This use is pretty similar to our Linux user base; they too want to spend most of their day in a non-Windows OS, but know that they’ll need to access certain Windows-only programs occasionally.  They’re using Parallels Workstation for Linux to live in Linux, but work in Windows.
Our Windows customers rely on Parallels for security. By building secure, isolated, easily erasable virtual machines, IT managers can safely test new software or network configurations without risking a real machine.  We’ve also had a lot of users comment on how handy Parallels Workstation is for software development and testing, because it enables them to cross-develop and test across multiple platforms without leaving their home workstation.

Let's assume that in the future, Parallels Desktop will have competition in the form of Microsoft's VirtualPC (which already is a virtual machine solution on Windows, it's merely an emulation solution on PowerPC Macs) and VMware. And maybe even Apple will have a "more virtualised" approach in Leopard. What, do you think, are Parallels' strong points for going into such competition?
I can’t really comment on what our competitors may or may not be doing, because unfortunately, they don’t give me any prior notice!  What I can say is that we are 100% committed to building products that lead the industry.  Even if our competitors, or Apple, enter the market, I think that our blazingly fast performance and great ease of use will help us maintain our position as the choice for running Windows on a Mac.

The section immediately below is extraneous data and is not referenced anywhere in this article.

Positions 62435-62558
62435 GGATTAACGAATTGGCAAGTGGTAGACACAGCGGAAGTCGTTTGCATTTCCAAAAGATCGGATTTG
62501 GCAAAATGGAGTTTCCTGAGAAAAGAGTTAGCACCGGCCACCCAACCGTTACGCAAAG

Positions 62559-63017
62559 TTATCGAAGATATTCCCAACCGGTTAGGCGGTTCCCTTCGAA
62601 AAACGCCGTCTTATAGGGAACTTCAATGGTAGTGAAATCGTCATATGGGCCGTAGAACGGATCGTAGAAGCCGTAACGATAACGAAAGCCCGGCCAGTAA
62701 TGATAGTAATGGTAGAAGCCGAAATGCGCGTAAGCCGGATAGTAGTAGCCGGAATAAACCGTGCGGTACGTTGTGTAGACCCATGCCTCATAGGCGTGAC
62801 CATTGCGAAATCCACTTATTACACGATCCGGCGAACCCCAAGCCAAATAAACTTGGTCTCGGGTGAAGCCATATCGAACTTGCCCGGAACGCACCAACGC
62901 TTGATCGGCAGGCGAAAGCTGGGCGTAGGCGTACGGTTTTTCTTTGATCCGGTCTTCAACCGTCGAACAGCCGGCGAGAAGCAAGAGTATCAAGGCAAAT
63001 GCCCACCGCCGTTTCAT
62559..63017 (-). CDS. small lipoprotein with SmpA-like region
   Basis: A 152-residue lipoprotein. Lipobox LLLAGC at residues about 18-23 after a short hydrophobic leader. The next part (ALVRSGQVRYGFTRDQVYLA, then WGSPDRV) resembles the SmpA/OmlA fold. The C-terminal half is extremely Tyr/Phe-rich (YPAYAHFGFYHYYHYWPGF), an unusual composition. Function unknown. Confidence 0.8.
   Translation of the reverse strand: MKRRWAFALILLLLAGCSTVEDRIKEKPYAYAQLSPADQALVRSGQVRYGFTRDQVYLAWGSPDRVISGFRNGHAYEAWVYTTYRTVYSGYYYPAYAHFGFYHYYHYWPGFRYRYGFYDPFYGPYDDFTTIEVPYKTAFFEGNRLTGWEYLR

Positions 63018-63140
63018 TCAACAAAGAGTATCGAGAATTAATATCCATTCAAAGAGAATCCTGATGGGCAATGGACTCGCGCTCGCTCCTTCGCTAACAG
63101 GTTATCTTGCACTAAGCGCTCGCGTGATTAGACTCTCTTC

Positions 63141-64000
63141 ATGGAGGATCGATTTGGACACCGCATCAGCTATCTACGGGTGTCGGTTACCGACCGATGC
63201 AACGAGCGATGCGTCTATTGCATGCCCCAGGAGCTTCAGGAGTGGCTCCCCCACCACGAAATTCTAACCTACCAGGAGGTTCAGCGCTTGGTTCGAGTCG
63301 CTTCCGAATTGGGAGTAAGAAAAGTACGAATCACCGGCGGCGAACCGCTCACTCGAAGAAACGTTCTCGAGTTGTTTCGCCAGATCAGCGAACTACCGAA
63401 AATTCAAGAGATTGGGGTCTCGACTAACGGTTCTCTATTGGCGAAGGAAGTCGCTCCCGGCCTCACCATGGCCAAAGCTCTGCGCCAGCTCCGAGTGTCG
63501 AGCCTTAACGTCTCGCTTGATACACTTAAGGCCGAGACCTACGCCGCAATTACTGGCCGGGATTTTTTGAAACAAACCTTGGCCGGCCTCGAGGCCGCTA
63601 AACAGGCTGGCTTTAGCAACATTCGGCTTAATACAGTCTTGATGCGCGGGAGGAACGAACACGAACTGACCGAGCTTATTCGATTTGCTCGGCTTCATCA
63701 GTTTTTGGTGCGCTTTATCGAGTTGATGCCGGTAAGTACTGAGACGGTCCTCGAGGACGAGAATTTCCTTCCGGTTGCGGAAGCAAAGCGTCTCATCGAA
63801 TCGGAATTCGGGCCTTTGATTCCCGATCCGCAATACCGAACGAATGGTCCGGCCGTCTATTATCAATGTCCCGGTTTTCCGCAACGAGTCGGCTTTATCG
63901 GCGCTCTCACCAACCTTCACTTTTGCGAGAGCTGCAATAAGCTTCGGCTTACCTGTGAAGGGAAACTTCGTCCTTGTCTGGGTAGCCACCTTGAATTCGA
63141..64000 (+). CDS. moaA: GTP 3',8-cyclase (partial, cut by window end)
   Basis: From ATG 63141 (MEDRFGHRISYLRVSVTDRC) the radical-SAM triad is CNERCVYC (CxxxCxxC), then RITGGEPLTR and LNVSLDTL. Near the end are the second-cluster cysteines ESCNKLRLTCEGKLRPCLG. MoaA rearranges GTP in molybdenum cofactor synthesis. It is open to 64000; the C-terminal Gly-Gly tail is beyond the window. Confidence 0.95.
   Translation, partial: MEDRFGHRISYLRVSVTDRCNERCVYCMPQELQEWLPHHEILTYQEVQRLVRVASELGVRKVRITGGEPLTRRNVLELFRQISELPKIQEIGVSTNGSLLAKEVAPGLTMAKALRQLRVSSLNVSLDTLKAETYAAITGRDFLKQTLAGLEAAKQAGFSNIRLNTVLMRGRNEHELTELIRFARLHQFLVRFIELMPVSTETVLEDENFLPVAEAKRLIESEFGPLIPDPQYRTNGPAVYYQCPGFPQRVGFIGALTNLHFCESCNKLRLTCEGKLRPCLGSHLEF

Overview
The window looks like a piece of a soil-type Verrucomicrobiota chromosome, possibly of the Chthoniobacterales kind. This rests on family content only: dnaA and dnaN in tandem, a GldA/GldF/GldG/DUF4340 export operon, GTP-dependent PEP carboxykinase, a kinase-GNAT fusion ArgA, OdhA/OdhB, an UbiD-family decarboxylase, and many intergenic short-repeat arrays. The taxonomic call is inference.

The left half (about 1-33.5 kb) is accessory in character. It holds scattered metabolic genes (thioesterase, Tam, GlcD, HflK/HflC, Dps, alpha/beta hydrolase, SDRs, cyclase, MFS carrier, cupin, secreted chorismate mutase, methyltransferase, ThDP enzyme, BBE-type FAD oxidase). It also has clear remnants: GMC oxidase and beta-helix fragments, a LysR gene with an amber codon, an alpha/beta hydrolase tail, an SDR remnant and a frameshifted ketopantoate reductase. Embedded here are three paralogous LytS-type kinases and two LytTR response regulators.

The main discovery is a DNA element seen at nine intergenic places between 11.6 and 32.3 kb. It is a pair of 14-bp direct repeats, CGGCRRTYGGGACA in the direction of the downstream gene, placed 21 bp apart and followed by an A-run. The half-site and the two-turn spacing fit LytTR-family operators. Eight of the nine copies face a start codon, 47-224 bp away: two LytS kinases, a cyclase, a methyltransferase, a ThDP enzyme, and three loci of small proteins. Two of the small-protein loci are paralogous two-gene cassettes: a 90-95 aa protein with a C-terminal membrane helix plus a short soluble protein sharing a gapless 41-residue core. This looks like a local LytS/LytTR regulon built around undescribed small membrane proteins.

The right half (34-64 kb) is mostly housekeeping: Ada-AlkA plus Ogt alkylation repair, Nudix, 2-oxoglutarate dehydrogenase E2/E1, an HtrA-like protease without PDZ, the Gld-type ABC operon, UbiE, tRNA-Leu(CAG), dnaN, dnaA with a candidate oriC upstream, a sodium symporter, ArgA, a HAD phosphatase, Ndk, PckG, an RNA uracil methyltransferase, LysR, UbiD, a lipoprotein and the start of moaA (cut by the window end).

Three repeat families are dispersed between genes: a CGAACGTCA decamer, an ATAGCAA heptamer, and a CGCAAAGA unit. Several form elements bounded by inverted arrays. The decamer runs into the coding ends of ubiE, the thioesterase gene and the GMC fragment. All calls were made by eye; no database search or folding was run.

How "easy" will it be to have better graphics support in a virtualisation software like Parallels Desktop? I've heard that you'd love graphics chip makers to add virtualisation features. What's possible with what we have now?
If you’re looking to run a high-res or high-refresh rate game or video, you’ll be able to do so flawlessly on Parallels.  Parallels Desktop offers limited 3d graphics support, so 3D intensive games work on a case-by-case basis.  This is a big request from our users, so we’re working hard to improve this area.

A release seems near, now that you've gone into the release candidate phase. Are there already goals for a version 1.1 or 2.0? What's still left to do for 1.0?
We’re in release candidate 2 for Parallels Desktop.  This is our final test version before we launch the final product, so now, we’re doing more “polishing” than anything else.  Look for a final version very soon!

With the final release of Parallels Desktop (which includes Parallels Compressor, a tool which also you to compact a Windows drive image to about 50% of its original size) nearing, Parallels lets you buy a license for 39.99 USD, compared to the final pricing which'll be 79.99 USD. You can download the demo here.